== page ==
Crowns and Bridges
Crown (cap) is a restoration that is placed on teeth that have lost a lot of their structure. There are various types of crowns, ranging from full porcelain to full metal crowns. Your dentist will explain the advantages and disadvantages of each kind for you. Crowns may also be used to securely attach a bridge if the structure of the surrounding teeth is inadequate. A bridge is a dental appliance that is used to replace one or more missing teeth. They are designed to be cosmetically appealing and to restore proper occlusion. Like crowns, bridges are fully customizable and made of various materials, including porcelain and metals. Although not as permanent as a cap, bridges are bonded to the surrounding teeth and only removable by your dentist.
Both crowns and bridges are created to match the color, height, texture, and overall appearance of your teeth. You may prolong the durability of your crowns and bridges by practicing good oral hygiene and visiting your dentist for regular check-ups and cleanings.
This is one way to quickly get that beautiful smile. Veneers and Laminates are a thin shell of porcelain or resin that is bonded to the surface of the teeth. This can change their shape, shade, and position to improve the cosmetics of your teeth and smile. They are also used to replace and restore any lost tooth structure where indicated.
Your dentist will do a complete examination of your teeth to determine if veneers are ideal for you. Veneers often provide the opportunity to dramatically transform the aesthetics of your teeth and smile.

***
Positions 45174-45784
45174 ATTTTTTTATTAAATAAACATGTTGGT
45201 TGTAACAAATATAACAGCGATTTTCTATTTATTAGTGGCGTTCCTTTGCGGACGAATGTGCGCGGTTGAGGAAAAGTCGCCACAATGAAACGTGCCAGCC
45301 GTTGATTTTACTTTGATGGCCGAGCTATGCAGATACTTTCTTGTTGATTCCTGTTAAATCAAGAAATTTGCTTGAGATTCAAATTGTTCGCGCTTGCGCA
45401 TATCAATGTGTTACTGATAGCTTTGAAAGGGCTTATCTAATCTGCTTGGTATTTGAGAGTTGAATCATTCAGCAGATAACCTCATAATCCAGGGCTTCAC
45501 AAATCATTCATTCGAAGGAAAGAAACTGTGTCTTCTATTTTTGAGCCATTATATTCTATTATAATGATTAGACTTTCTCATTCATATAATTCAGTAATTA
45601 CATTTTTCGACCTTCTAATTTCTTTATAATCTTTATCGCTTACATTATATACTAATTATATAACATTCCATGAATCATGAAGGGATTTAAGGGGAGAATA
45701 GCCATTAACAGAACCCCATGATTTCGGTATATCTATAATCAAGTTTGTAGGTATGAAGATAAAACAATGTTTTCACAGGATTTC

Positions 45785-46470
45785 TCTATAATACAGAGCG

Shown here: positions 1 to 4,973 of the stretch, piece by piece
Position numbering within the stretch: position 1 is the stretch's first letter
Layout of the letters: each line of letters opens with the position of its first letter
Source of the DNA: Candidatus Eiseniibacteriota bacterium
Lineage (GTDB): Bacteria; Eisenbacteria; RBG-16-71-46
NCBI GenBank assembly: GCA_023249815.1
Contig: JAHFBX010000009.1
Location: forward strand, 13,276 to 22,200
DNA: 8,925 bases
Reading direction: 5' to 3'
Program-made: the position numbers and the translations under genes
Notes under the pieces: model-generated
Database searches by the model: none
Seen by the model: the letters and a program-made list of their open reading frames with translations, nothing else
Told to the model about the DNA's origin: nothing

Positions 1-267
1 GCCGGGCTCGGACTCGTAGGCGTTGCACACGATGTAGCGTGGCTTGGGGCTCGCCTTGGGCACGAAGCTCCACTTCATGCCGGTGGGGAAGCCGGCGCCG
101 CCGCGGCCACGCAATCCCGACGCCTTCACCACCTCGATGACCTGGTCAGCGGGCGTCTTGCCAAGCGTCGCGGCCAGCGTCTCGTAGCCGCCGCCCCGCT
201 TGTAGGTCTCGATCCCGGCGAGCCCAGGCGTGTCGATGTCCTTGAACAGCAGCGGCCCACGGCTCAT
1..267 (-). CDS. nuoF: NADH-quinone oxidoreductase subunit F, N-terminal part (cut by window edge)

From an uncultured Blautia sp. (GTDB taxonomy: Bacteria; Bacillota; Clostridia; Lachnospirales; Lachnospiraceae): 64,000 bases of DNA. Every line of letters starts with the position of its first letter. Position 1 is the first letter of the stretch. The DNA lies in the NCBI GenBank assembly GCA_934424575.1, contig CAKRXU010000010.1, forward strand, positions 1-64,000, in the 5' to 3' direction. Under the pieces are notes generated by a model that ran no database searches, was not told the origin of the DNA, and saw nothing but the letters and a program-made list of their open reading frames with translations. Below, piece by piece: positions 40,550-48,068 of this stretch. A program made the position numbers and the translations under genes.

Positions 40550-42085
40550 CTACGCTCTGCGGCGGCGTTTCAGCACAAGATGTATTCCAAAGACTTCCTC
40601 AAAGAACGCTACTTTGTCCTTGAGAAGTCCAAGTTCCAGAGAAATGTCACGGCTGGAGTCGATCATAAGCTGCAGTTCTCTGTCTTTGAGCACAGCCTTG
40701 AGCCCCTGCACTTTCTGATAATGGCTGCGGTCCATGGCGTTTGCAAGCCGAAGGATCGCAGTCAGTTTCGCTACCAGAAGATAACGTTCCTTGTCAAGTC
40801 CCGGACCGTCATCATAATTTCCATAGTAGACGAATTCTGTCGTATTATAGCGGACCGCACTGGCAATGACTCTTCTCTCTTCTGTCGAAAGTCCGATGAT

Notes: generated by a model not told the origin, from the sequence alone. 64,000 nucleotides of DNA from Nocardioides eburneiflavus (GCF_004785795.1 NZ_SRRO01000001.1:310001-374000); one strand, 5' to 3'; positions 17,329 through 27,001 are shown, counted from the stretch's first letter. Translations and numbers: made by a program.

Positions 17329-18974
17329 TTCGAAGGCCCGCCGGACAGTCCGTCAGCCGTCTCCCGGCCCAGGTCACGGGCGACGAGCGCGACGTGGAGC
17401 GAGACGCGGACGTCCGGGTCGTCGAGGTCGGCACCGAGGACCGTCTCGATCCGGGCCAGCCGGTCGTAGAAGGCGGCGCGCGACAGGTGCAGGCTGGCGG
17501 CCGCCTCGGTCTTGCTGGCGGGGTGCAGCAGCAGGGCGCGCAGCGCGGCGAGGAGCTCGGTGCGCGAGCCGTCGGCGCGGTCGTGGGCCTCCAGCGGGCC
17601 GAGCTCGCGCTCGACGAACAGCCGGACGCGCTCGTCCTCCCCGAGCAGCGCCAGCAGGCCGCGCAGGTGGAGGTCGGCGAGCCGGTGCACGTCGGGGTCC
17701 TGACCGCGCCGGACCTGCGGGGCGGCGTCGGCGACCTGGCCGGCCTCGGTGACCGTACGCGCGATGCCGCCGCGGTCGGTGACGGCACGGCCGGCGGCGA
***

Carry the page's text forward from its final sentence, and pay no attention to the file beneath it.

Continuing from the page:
Veneers can enhance the shape of your teeth, make your teeth as white as you want, and give you the smile you have always desired. Additionally, Veneers are bonded to your tooth structure, which gives them strength.
Since they are very thin, veneers areconsidered one of the most conservative cosmetic treatments available. Most of the time, very little or no tooth structure is removed before placing veneers.
Teeth stains are inevitable due to our consumption of a variety of foods and drinks (soda, spicy food, coffee, etc.). However, advanced teeth whitening technology has enabled dentists to whiten teeth without adversely affecting the tooth structure.
Almost all whitening methods are similar in concept, but some are much more effective because of the way the whitening material is delivered to the teeth. Another contributing factor is the concentration of the material, which is why less potent over-the-counter whitening systems usually don't give patients the results they are hoping for.
The two main methods of professional whitening are tray whitening and in-office whitening. In tray whitening, an impression is taken and a custom tray is made for the patient. Then, a supply of whitening gel is given to the patient and he/she wears the tray for a few hours each day (techniques differ) for a period of time until an acceptable result is achieved. Sensitivity of the teeth is a normal side-effect of this whitening method and is almost always transitional.
On the other hand, in-office whitening is the most efficient means of whitening. There are a number of different types used, but the process is very similar for these methods; you can have your teeth whitened in one session and achieve significant results. Your dentist can give you more detailed information and help you decide which method is more suitable for you and your teeth.